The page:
This meme has been floating around the internet for a while now. I’ve seen several people post it on their Facebook pages. It makes me sad.
I understand that these people are trying to explain that they have been traumatized in one way or another. Some people have gone through some horrific experiences at the hands of others. Speaking from experience, that isn’t right and it isn’t fair and it changes you. I agree that no one should have the right to be cruel or abusive to anyone else. If only a meme would prevent that. We all know that it won’t.
I also understand that someone saying sorry isn’t going to make everything all sunshine and lollipops again. But I disagree that this show of remorse isn’t helpful. It can be part of your healing process. An even bigger part, albeit a very difficult one, is forgiveness. Forgiveness isn’t for the person or persons who have wronged you. It’s for you. It sets you free.
This meme, to me, is a way of saying that you’ve been hurt by the world and you absolutely refuse to heal, or you can’t find a path toward healing. That’s tragic. It says you’ve taken the unwanted abuse and now intend to grasp it tightly, with both hands, for the rest of your life, even though you never wanted it in the first place.
But here’s the thing, dear reader: You are not a plate. You are not an inanimate object that is broken and is then forever frozen in time in that broken state. You are a living, breathing human being.
Healing is not easy. But if you are refusing to work toward it, you’re simply being self-destructive on top of the destruction that has been visited upon you. To remain wounded is your choice. It’s a choice only you can make. Why would you want to do that?
Yes, you will have scar tissue. We all have some to a certain extent. No, you’re not going to be the same as before.
Yes, what happened to you is wrong. But you’re not a plate. You can seek help, or find growth and healing on your own. A way forward is out there if you seek it. You don’t have to stop being a viable human being. Don’t give someone else that power to negate you in that way.
Don’t cling to your trauma so tightly that you can’t use your hands to build a life for yourself. Don’t relegate yourself to the status of a broken plate for the rest of your life. You are so much more than that. I promise.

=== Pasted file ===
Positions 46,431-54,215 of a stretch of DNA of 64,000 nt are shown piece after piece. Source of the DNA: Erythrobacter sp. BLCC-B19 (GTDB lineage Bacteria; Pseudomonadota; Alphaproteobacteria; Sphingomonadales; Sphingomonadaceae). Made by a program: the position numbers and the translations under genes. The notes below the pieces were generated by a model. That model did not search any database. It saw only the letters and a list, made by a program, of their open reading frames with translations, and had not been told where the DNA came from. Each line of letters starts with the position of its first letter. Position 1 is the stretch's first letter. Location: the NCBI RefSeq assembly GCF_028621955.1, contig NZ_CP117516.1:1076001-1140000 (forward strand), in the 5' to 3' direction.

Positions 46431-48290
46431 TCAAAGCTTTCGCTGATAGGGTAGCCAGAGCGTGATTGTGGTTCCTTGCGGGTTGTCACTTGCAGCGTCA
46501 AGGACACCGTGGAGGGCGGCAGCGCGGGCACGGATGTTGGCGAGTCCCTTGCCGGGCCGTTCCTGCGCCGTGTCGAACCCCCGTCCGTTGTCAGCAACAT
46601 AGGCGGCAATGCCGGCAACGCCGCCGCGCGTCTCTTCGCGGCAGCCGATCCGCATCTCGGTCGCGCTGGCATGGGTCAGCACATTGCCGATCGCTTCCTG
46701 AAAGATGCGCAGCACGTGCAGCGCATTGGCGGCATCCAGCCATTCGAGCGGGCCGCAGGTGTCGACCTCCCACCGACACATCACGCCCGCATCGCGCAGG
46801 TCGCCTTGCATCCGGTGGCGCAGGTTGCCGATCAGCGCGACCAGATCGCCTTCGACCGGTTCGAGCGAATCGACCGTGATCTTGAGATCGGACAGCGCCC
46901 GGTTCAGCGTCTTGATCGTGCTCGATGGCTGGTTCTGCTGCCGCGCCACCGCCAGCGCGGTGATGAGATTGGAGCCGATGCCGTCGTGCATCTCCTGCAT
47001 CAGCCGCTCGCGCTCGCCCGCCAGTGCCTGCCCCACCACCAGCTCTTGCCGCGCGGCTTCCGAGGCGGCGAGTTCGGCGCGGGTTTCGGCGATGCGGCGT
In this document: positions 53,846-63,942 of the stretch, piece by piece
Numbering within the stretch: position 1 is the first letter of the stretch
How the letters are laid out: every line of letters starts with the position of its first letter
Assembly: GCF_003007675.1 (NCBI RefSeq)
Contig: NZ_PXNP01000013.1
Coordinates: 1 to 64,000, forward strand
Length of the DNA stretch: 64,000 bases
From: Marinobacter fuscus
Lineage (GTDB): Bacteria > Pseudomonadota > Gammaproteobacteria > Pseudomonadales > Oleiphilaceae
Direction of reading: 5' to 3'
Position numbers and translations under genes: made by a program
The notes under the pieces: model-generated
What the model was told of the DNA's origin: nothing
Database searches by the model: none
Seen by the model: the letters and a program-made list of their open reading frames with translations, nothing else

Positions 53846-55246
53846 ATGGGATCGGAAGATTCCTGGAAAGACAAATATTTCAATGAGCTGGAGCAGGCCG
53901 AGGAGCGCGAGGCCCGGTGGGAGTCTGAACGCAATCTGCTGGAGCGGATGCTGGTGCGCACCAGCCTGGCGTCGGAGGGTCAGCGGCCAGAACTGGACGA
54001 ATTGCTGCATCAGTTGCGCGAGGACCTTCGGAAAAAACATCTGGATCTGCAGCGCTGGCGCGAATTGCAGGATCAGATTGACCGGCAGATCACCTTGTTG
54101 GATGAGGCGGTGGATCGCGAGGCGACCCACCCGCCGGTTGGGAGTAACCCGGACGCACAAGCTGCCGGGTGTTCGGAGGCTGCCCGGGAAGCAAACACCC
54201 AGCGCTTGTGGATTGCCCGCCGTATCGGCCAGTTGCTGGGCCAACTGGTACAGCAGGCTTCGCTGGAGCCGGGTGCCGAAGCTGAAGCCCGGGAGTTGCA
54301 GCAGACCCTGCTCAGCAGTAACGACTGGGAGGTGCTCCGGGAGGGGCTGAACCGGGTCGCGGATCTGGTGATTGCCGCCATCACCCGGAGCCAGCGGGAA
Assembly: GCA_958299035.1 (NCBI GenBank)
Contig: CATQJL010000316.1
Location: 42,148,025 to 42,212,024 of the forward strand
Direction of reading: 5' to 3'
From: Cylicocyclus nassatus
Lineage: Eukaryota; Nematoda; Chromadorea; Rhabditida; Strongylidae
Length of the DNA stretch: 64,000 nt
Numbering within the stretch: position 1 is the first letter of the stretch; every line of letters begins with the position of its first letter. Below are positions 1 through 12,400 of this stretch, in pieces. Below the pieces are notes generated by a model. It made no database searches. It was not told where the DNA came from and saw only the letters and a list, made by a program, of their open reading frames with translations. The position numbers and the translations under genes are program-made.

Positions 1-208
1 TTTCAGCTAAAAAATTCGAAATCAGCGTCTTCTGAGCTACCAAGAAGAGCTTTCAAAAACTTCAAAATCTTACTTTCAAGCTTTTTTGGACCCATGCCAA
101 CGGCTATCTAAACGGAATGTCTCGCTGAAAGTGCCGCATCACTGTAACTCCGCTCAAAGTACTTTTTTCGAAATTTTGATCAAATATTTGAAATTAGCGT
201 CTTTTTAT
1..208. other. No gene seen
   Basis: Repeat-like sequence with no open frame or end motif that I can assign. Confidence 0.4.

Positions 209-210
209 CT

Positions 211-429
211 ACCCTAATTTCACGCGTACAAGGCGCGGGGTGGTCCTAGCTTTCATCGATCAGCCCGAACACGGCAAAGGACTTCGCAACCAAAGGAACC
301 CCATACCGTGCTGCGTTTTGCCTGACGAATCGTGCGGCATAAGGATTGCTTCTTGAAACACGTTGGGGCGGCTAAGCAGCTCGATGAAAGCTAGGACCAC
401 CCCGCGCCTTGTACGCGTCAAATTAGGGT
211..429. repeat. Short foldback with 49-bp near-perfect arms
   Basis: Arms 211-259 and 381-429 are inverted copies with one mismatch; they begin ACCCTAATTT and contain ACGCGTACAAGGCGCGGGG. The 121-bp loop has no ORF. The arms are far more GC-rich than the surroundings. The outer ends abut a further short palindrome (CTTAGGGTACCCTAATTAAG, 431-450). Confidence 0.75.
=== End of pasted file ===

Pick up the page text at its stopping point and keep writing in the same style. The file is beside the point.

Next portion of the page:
6 thoughts on “You Are Not a Plate”
Sometimes the trauma clings to *you*. Sometimes no matter what you do it comes floating up in the bowl again. You have to ask yourself again why the surviving parent let the other one do that to you, just stood there and let them, year after year after year, and now they pretend not to remember any of it. Gimme a break. I don’t go around having hallucinations. I know what happened back then. It’s not like I haven’t tried to forget. To learn over and over that you aren’t worth protecting, what does that do to a kid–or an adult who is financially dependent?
And some things no counselor can help. You go thru life reasonably well, no thoughts of suicide or use of drugs, you build that life for yourself, and then every so often it pops up again, this or that bad memory, and you grind your teeth or something and gradually think your way out of it–but you can never look at your relatives, even your closest, in the way that you think everyone else can. So you find ways to adjust your moods without drugs, things you remind yourself of, and that helps. And then someone comes along with some talk of forgiveness, less articulate than what I have just read, and makes you feel like you’ve flunked Resilience 101 if you aren’t cheerful all the goddamn time.
Forgiveness is for animals and people who for some reason or another can’t know better. Not for someone who bloody well should have known better, and now pretends it never happened! Whether they will ever wise up and apologize, which I am sure will start the healing process, remains to be seen. A parent thinks they have to stay with their spouse due to financial needs, that’s one thing, but being so besotted with them you don’t notice their nasty temper and lack of respect for boundaries of someone who is smaller than them and who they aren’t sleeping with, that’s another entirely. (No, the witness did not hang back out of fear. My parents had the perfect marriage–whatever one of them did to me was just fine with the other’n. I don’t give a hack who someone sleeps with, but no one else needs to be caught in the crossfire.
I know there’s a lot of other people out there who’ve been thru worse, and who this will resonate with. I hope they find their way out. But till then, we who haven’t yet are tired of being told we are clinging to a trauma when it is vice versa. What we are clinging to is the truth.
I saw a t-shirt that says “Dear whatever doesn’t kill me, I am plenty strong already.”
Angi, you’re kind of proving my point, though. When I read this, I’m seeing a person who has learned survival skills in spite of the atrocities that were visited upon you. I’m seeing someone who has built a life. I’m not seeing somone broken. I’m seeing someone with scar tissue, yes, but you’re living life. I see someone who, when the stuff floats to the top, has learned to swim past it. So you’re not a plate. I’m not suggesting you be all happy, happy, joy, joy. I’m suggesting you see that your traumas are not you. They’re something horrible that happened to you. But you are awesome, Angi, just the way you are, you grumpy old sourpuss! I always enjoy your comments and feedback.
heh – if I’m a plate I never got broken. I guess I’m not ceramic. I got dropped and loved and kicked and supported. That sure did change me but it didn’t break me
You pretty much nailed it, Barb, though I’m not a sourpuss *all* the time. Chipped and dinged a bit, but not cracked.
Now yer talkin’! 🙂